What is New in Gastroenterology and Hepatology

What is New in Gastroenterology and Hepatology

Note: This book has been published under Bentham’s FAST TRACK OPEN ACCESS publication option upon the author’s request. The finalized book will be published soon.

Gastroenterology and hepatology represent dynamic fields of study and practice in internal medicine, with numerous innovations manifesting over the last 30 years. What is New in Gastroenterology and ...
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Hepatitis C Virus and Chronic Kidney Disease – What is New?

Pp. 297-306 (10)

DOI: 10.2174/9781681087870121010028

Author(s): Cătălina Mihai*, Cristina Cijevschi Prelipcean


It is a close, bidirectional relationship between hepatic C virus (HCV) infection and chronic kidney disease (CKD). On one hand, HVC patients have an increased risk of CKD, the most frequent form being cryoglobulin-immune-mediated glomerulonephritis. On the other hand, CKD patients, especially those in dialysis units, have an increased risk of HCV infection, with an increased cardiovascular and allcause mortality. Direct acting antiviral agents (DAA) has revolutionized the treatment of HCV, including patients with CKD, dialysis, and kidney transplantation (KT). Patients with CKD stage 1-3b can be treated with any DAA approved regimen. In patients with CKD stages 4-5, including hemodialysis patients, there are three regimens approved: glecaprevir/pibrentasvir, elbasvir/grazoprevir and paritaprevir/ritonavir/ ombitasvir/dasabuvir. However, more recently, there are many pieces of evidence that, in spite of initial recommendations, Sofosvubir-based regimens can be safe and effective in patients with end-stage CKD. Many DAA regimens demonstrated very good results (sustained viral response – 98-100%) and very well tolerability in KT recipients, the main concern being drug-drug interaction between DAA and immunosuppressive therapy. One of the major challenges of the last years is the possibility to transplant an HCV- positive kidney in an HCV-negative recipient, with DAA treatment following transplantation, with the increase of the organ supply and the avoidance of long term dialysis complications. With preventive measures in dialysis units and DAA treatment in all categories of patients, the elimination of HCV infection in CKD patients can be a realistic goal.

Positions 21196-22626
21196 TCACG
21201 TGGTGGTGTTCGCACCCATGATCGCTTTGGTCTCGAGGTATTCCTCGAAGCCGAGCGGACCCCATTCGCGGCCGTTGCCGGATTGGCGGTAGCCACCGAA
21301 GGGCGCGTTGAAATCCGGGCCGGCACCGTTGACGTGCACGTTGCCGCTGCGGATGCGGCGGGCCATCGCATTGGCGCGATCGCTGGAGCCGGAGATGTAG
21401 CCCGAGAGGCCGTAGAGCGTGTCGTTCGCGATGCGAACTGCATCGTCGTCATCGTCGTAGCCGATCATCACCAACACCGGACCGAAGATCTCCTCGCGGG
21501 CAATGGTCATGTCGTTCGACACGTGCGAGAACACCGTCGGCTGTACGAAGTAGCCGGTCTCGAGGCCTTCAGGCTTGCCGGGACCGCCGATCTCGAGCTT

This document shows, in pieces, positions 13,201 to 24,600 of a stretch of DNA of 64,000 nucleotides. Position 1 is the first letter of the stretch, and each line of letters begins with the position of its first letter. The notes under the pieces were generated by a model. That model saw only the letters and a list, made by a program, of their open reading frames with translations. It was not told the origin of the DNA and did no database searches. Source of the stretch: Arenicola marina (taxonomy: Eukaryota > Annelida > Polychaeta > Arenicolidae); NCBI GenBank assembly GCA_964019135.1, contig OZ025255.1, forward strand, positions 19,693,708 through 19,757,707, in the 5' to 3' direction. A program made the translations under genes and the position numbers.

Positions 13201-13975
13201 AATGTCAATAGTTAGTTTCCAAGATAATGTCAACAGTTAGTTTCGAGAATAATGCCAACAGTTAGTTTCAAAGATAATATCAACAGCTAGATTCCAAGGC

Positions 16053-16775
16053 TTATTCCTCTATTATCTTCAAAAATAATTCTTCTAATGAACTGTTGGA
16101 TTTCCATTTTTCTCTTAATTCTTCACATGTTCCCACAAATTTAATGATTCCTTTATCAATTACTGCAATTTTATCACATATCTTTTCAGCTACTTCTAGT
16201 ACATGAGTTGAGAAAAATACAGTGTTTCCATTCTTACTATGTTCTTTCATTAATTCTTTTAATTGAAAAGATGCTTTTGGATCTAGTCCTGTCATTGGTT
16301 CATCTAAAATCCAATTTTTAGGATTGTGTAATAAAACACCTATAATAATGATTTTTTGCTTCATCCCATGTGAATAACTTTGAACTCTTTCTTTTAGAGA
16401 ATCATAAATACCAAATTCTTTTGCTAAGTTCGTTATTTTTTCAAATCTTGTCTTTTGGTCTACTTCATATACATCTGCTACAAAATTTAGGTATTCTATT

Chronic kidney disease, Direct acting antiviral agents, Hemodialysis, Hepatitis C virus, Kidney transplantation, Sustained viral response